healthcare need, e.g., catastrophic, preventive, routine, in to evaluate and select a specific vendor.
program design. Consider whether or not to require
employees to purchase insurance

Implement and Communicate the Program Critical Success Factors

Once a plan and, if appropriate, a vendor, is selected, Employers seeking to implement successful PDHB approaches
employers can proceed with implementation, consisting of will have to navigate several important challenges effectively.
the following key steps: These include:

■ Identify an implementation team and develop an ■ Employee education and communication

implementation timetable ■ Current and future contribution strategy, including
■ Finalize the program design and contractual dependent subsidies
arrangements ■ Funding approach, e.g., self insured or insured
■ Develop a comprehensive education and communication
plan (see following discussion in “Critical Success In addition, if an employer decides to offer PDHB as a
Factors”) new retiree benefit, there are specific challenges to be
■ Formulate administrative policies and procedures considered for that group.
■ Write Summary Plan Descriptions (SPDs)
■ Modify systems, including interfaces with vendors Employee Education and Communication
and web-enabled components
■ Conduct enrollment There are two important aspects of communicating a new
PDHB plan to employees:
Depending upon the PDHB model chosen and the complexity
of the organization, these steps can range from reasonably ■ Managing increased employee information needs; and
simple to rather intricate. Of all the steps listed above, an ■ Managing employee acceptance of PDHB
effective communications and education program, as
discussed below, is perhaps most critical. PDHB places an increasing burden on the challenging
process of educating employees about their benefits and how
Monitor the Performance of the Program they operate. In order to maintain or improve employee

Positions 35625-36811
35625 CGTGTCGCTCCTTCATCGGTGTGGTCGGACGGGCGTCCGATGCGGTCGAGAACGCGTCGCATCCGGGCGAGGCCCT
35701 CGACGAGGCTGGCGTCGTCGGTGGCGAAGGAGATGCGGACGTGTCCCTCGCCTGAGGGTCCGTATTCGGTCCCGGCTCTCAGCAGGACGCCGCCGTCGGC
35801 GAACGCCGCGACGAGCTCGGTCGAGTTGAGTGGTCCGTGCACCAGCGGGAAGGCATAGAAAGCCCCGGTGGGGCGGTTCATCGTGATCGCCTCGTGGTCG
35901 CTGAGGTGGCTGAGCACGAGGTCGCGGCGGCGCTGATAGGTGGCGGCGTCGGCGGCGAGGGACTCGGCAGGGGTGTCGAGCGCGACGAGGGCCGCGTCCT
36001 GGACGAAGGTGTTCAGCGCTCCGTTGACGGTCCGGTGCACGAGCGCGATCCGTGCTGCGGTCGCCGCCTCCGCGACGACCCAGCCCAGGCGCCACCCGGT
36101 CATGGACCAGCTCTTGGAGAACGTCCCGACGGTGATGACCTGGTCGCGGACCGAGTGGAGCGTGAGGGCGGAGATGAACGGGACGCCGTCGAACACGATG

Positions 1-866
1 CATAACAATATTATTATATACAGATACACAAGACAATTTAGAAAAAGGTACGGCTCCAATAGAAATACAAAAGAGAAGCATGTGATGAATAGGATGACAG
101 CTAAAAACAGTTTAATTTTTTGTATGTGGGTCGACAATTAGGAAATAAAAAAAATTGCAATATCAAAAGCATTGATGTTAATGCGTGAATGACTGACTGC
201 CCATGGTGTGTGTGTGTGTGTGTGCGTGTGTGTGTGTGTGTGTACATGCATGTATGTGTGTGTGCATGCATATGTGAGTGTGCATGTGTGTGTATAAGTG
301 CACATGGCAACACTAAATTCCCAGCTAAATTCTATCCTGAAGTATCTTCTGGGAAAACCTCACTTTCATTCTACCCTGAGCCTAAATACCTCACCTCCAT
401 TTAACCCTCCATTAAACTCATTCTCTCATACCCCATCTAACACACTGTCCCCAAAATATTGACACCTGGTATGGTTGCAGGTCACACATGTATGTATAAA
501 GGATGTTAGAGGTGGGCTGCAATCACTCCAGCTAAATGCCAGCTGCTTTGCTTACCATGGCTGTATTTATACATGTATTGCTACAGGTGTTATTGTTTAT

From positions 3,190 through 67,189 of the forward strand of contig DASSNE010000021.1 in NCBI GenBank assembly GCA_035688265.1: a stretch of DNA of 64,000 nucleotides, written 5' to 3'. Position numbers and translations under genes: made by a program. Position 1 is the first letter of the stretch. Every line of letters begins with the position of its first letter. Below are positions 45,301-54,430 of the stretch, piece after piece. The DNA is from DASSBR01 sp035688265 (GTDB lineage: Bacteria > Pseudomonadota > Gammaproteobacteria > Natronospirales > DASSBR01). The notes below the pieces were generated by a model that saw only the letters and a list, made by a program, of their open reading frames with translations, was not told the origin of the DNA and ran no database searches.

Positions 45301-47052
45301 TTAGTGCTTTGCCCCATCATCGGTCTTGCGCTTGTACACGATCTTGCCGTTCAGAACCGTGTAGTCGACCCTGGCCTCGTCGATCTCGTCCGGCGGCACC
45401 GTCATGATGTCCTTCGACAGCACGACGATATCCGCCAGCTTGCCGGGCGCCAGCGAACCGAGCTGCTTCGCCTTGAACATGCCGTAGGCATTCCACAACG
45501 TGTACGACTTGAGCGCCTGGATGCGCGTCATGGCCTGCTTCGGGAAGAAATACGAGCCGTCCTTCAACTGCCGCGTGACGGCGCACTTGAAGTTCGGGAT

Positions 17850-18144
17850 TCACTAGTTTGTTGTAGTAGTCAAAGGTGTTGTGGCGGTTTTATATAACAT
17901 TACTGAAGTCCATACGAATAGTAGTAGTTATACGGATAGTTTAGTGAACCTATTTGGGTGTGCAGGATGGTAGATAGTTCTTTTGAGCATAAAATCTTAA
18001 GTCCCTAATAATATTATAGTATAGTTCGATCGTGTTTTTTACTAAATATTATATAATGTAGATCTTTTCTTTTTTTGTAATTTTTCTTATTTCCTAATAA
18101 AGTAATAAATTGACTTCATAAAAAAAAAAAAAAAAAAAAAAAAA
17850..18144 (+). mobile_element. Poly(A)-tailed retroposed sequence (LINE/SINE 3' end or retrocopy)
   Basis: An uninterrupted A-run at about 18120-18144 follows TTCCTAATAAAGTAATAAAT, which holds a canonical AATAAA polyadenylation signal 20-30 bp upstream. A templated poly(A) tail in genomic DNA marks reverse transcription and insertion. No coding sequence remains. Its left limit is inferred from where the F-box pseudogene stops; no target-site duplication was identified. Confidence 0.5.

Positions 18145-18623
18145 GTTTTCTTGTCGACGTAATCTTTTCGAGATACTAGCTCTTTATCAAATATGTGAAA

satisfaction, employers implementing PDHB will also need to
It is prudent to measure the performance and progress of any consider the extent to which their employees are ready to
new program. With PDHB in particular, where certain objectives take on new responsibilities. PDHB may present some potential
are very specific, monitoring may be especially critical. employee relations challenges.
Moreover, if an employer has chosen a transitional approach
to PDHB, it is important to evaluate interim results against Not only will consumers have to make more
goals as the company’s long-term strategy unfolds. Other decisions under PDHB approaches, but they may
steps included in this phase might include: also have to make decisions that they have not
made before. In addition to evaluating or designing
■ Formulate performance guarantees with the healthcare plans, employees may also need to
selected vendor evaluate how much money to spend on insurance
■ Gauge the extent to which the selected PDHB versus how much to save, or to make decisions
approach is meeting the objectives set for it regarding access to providers.
at inception
■ Evaluate the financial impact, including Employees may have to build their own networks of providers
anti-selection, of employee enrollment selections – selecting from a panel offering discounts or otherwise
■ Measure employee satisfaction with the program attractive financial terms. In such a situation, or in the case

where an employee is deciding how to spend a PHA, he or Research has shown that healthcare sites are among the
she will need to make the very types of cost and quality most frequently visited by consumers. However, consumers
judgments from which they have been insulated in today’s have, to-date, been reluctant to use the Internet to purchase
healthcare benefits programs. insurance, and even more reluctant to purchase health
insurance through the web.
Employees’ information needs grow commensurately with
additional decision-making responsibility. Even though many Contribution Strategy
employees do not fully understand their current health plans,
they will face a more complex decision-making process under There are three aspects of contribution strategy that are
PDHB. Education and communication efforts, e.g., enrollment important:
meetings, brochures, websites, etc. must be more compre-
hensive and effective for PDHB programs to be understood ■ Establishing the core contribution amount
by employees. Diverse employee populations only make this ■ Establishing how future increases will be determined
more challenging. Fortunately, advances in information ■ Dealing with explicit subsidies, e.g., dependent,